April 23, 2024

PC Makers Are Seeing a Slowdown

The world’s two largest personal computer makers, Hewlett-Packard and Dell, said Tuesday that a slowdown in sales to consumers in the first months of the year damped overall revenues.

“The PC market continues to be bifurcated,” Léo Apotheker, the H.P. chief executive, said in a conference call with analysts. He added that “even though our consumer PC expectations had been cautious, the steepness of our Q2 decline is greater than what we had anticipated.”

H.P. said that sales of personal computers in the fiscal quarter ending April 30 fell 5 percent, to $9.4 billion. A 23 percent decline in consumer computer sales far outweighed a 13 percent increase in sales to businesses.

Companies that make personal computers, like H.P. and Dell, are vulnerable to changes in consumer spending because of the fragile economy. But despite the tight wallets in a slowly recovering economy, shoppers have been eager to buy tablet computers, a market that H.P. will finally enter this summer with its planned release of the TouchPad, a rival to Apple’s dominant iPad.

Analysts attribute some of the weakness in consumer PC sales to the rise of tablets. Overall PC sales declined 1 percent to 3 percent during the first three months of the year, according to slightly different estimates by IDC and Gartner, two market research firms. But they also blamed the economy and a lack of innovation in PCs.

H.P., based in Palo Alto, Calif., reported net income in the quarter rose 5 percent to $2.3 billion, or $1.05 a share, from $2.2 billion, or 91 cents, in the year-ago quarter.

It said that overall revenue in the quarter climbed 3 percent to $31.6 billion.

The adjusted income of $1.24 a share was slightly above the expectations of Wall Street analysts. They had expected $1.21 a share and revenue of $31.54 billion, according to a survey of analysts by Thomson Reuters.

Revenue during the current quarter is expected to be $31.1 billion to $31.3 billion, slightly below analyst forecasts of $31.8 billion. Adjusted income is expected to be around $1.08 a share, which was also below the $1.24 that had been predicted.

Full-year revenue is pegged at $129 billion to $130 billion with adjusted income of at least $5 a share, also below analysts’ predictions. 

For Dell, sales of servers, computers and storage devices to businesses continued to help offset weaknesses that have plagued its consumer business the last few years.

Brian Gladden, Dell’s chief financial officer, said that consumer sales were even weaker than the company had expected during the quarter. But he added that the consumer market accounts for only 20 percent of Dell’s total revenue, “a dynamic that is really good for us.”

The company reported that in its first quarter, net income nearly tripled to $945 million, or 49 cents a share, from $341 million, or 17 cents a share. Revenue rose 1 percent to $15 billion.

Analysts had forecast earnings of 43 cents a share, on average, on $15.4 billion in revenue for the first quarter.

Sales to large corporations increased 5 percent to $4.5 billion, while Dell’s sales to consumers declined 7 percent.

The company expects stronger growth — midsingle-digit revenue growth in its second fiscal quarter, which is slightly above its normal, sequential seasonal growth of 2 percent to 3 percent. Sales of personal computers could get a lift from a good back-to-school season, strong demand for Dell products using Intel’s new Sandy Bridge chip and end-of-year government spending, the company said.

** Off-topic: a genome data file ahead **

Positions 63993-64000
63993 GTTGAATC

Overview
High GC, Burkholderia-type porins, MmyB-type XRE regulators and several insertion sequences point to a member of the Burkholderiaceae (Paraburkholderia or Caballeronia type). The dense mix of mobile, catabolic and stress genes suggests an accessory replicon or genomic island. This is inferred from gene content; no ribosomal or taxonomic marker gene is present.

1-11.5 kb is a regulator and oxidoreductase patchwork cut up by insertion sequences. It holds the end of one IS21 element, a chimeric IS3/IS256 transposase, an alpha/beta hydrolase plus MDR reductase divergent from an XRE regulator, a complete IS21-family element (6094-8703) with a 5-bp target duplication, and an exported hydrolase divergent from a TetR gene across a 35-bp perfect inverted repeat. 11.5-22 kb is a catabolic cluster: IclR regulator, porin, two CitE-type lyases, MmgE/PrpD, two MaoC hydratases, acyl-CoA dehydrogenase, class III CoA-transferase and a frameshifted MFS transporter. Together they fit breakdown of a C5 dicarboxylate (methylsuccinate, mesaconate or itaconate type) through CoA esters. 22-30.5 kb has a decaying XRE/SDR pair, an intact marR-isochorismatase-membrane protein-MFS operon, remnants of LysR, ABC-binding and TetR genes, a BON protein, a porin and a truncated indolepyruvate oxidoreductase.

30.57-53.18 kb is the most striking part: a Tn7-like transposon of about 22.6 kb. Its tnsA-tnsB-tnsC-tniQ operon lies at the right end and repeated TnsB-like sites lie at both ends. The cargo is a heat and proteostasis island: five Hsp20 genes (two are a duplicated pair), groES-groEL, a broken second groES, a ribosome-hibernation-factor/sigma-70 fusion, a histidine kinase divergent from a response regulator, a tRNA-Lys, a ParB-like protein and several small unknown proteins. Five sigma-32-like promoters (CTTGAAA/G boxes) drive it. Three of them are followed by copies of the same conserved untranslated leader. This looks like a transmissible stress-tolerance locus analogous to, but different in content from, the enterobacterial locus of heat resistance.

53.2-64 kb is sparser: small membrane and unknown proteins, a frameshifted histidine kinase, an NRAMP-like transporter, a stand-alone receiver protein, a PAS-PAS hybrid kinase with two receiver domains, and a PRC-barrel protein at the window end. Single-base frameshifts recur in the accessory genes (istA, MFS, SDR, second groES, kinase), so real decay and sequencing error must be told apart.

Shares of Dell rose 5.5 percent in after-hours trading to $16.78.

Some analysts predict the consumers will continue to be a problem. “The consumer market is very weak and that situation is not going to improve,” said Ashok Kumar, an analyst with Rodman Renshaw. “The bigger picture is they are transforming into a solutions company, which will mean less volatility.”

H.P. was sluggish in other segments of its business. H.P.’s services business, which caters to corporate clients, gained 2 percent, to $9 billion. Mr. Apotheker said inadequate investment was to blame, a thinly veiled criticism of his predecessor, Mark V. Hurd, who was known as a cost-cutter.

H.P. said that it planned to reorganize its services business to focus on more profitable and higher-growth categories. However, analysts worried about the effect on profits and the time it would take for the extra investment to pay off.

“We are making tough decisions today to set us up for the future,” Mr. Apotheker said.

Louis Miscioscia, an analyst for Collins Stewart, said about H.P., “The frustrating thing is that it’s been a series of issues over the past year, not just one issue here and one issue there.”

A. M. Sacconaghi Jr., an analyst with Sanford C. Bernstein Company, called the quarter disappointing. He added that “clearly, it’s an inauspicious start” for Mr. Apotheker, who has spent just over six months on the job, and raises fears that the company is not going to be as strong under him as it was under Mr. Hurd.

Investors sent H.P.’s shares down 7.3 percent on Tuesday to $36.91. It was their lowest level in nearly two years.

H.P. and Dell are also feeling the effect of Japan’s disasters. H.P. said it expected a $700 million hit in the second half of its fiscal year because of reduced demand for its products, higher costs for components and the need to ship its products by air rather than by sea.

Dell executives have said the company has experienced relatively minor disruptions in its supply chain as a result of the earthquake and tsunami in Japan during the quarter.

But Brian Marshall, an analyst with Gleacher Company, warned that Dell, along with H.P., would probably face higher component costs over the next few quarters.

Article source: http://www.nytimes.com/2011/05/18/technology/18compute.html?partner=rss&emc=rss

Speak Your Mind